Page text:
Why we should look at space, and more closely at cities


Rubrica: After

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The importance of space in the critical study of society is finally being increasingly recognized after centuries of neglect, mainly thanks to the work of geographers who are trying to emphasize it as an advantageous and insightful standpoint to look at all other human sciences. The fact itself that it was neglected for so long makes it today an almost untouched treasure trove of new perspectives that can add so much to disciplines like history, politics, sociology or cultural studies. Positioning the inquisitive eye in the cities, streets and neighborhoods where politics, artistic movements, social changes – and, more broadly, history – happened allows for an understanding of the movements of people and ideas in space, and of how these influenced and determined historical events. European history, for example, is generally studied and taught as a chain of events led by the great kings and politicians in power, in the form of wars, treaties, changes in political parties, etc.. The histories of countless and nameless individuals that heavily contributed to changes and innovations has so far been by and large ignored.


Leif Jerram’s history book Streetlife is, in this sense, a revolution in the way history is looked at: he investigates topics ranging from politics to culture, from planning to gender and sexual relations, choosing the perspective of the “street”: he plunges into the places and spaces where those histories were made (street corners, bars, brothels, nightclubs, squares, etc.), focusing not so much on the “great individuals” as on the “nameless ones”. He investigates topics that have been lengthily studied before, but from a new, spatial – and, more specifically, urban – perspective, adding a great deal to what we already knew.


Jerram opens his book with an apologia of his spatial perspective, using the comparison of the “crime scene” that I found extremely convincing: if history is to be reconstructed and understood, like a crime, then the places where history is made should be taken as much into consideration for historical investigations as the crime scene is for criminal ones. Place holds, Jerram says, “crucial clues” that should be uncovered and analyzed. But the importance of space in human and societal analysis goes beyond that. Places, streets, and squares don’t only contain clues about what happened in its aftermath; the study of specific environments prior to and during the historical events that took place in them can also reveal factors that contributed to the causality of these events, because of the significant effect that specific environments have on the people who live in them and on their actions.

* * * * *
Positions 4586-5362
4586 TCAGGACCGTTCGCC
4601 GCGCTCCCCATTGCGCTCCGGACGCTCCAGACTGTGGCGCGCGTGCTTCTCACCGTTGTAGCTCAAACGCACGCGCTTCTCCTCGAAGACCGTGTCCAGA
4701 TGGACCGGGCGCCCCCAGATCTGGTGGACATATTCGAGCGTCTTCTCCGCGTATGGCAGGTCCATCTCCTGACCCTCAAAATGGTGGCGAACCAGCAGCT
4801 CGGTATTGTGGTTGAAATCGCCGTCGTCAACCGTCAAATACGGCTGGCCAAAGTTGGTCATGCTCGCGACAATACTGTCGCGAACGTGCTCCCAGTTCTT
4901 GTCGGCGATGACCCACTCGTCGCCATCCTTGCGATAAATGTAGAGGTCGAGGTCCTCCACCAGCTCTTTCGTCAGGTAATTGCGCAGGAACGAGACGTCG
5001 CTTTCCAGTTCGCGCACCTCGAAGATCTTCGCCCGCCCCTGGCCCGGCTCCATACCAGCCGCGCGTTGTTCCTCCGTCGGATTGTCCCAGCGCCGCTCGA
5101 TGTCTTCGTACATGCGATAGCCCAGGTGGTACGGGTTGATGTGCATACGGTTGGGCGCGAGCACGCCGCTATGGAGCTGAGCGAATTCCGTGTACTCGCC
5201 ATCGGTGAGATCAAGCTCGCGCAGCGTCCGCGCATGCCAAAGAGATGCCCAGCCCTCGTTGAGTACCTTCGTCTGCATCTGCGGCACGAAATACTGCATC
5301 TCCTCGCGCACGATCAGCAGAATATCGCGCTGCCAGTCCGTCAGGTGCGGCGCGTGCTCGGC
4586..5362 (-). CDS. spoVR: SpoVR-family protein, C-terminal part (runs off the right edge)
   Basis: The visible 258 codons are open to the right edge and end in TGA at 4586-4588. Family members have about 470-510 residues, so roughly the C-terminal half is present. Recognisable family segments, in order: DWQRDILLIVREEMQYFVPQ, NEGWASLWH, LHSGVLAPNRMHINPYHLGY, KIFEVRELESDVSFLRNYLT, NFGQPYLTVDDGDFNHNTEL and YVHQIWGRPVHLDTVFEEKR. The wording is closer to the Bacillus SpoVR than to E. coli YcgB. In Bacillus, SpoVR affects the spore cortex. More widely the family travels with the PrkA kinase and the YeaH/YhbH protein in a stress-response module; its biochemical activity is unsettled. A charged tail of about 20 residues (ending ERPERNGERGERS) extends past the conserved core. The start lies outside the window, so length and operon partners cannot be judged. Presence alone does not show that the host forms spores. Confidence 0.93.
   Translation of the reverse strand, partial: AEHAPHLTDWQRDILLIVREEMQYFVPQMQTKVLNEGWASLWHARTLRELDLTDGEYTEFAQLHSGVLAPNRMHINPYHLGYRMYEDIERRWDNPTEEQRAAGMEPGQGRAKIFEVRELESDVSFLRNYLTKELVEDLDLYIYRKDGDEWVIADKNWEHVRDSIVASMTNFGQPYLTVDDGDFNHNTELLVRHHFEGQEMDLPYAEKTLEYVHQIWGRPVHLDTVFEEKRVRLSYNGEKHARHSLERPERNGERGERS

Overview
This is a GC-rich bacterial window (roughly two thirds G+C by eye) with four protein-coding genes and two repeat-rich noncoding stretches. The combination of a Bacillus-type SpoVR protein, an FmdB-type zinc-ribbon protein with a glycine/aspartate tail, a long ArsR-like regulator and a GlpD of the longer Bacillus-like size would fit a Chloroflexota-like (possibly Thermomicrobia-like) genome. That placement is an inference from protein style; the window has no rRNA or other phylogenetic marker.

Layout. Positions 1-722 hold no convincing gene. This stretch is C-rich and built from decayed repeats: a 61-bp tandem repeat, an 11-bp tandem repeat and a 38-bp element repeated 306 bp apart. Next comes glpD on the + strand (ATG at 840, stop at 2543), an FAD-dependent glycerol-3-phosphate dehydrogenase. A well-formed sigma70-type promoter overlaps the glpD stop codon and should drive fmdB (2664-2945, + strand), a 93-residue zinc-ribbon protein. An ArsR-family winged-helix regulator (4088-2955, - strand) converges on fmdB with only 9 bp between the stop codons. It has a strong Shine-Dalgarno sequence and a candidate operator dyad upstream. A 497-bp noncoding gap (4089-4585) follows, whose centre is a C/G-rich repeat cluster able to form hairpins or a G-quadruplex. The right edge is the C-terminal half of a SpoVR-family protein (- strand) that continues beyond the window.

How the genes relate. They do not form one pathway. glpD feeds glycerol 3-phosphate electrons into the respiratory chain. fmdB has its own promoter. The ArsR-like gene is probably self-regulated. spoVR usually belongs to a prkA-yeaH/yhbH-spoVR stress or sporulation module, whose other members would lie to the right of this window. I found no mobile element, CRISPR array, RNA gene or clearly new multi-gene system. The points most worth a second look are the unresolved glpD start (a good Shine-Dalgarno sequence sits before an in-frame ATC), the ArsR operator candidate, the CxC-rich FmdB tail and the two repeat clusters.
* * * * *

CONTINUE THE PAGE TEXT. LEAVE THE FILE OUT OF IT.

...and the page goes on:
In a nutshell, the study of the specificity of a place after, during, and before things happen can be revealing as to what happened, how it happened, and also why it happened. Policies elaborated by governments in golden palaces around Europe (what a good deal of historical studies has so far centered on) are not independent from what had happened/was happening on the streets around them; they are instead intrinsically conditioned by such events and environments, and Jerram’s approach allows us to see this connection and thus to explain politics and history from a more truthful, bottom-up perspective.


Cities in particular can offer a very insightful perspective on the spatially-oriented study of social sciences. This is partly due to their growing importance since the 19th century: increasing urbanization resulted into a booming growth in their scale, and contemporarily – and not at all independently – intensifying globalization turned them into international portals, boosting their global relevance. The resulting interest in urban planning and studies has stimulated the government’s faith and commitment in the shaping of the urban landscape, in an effort to consequently shape an “orderly” society; therefore, public policies can increasingly be understood through the study of places and of the built environments they produced.


But for some scholars cities are intrinsically crucial to the understanding of society and its development, and they have always been so. Jerram sees city streets as “points of encounter” that “witness rendezvous between big and small”, between the king and the ordinary man; this happens specifically in cities because they represent at the same time residential, productive, and administrative centers, thus clustering the people implicated in these activities into one common space. Jane Jacobs describes cities, because of their spatial clustering, as intrinsically economically advantageous, and at the basis of all wealth, arguing that “without cities we would all be poor”. Edward Soja puts cities at the top in the scale of causalities for all of human civilization, and calls their generative force “synekism”.

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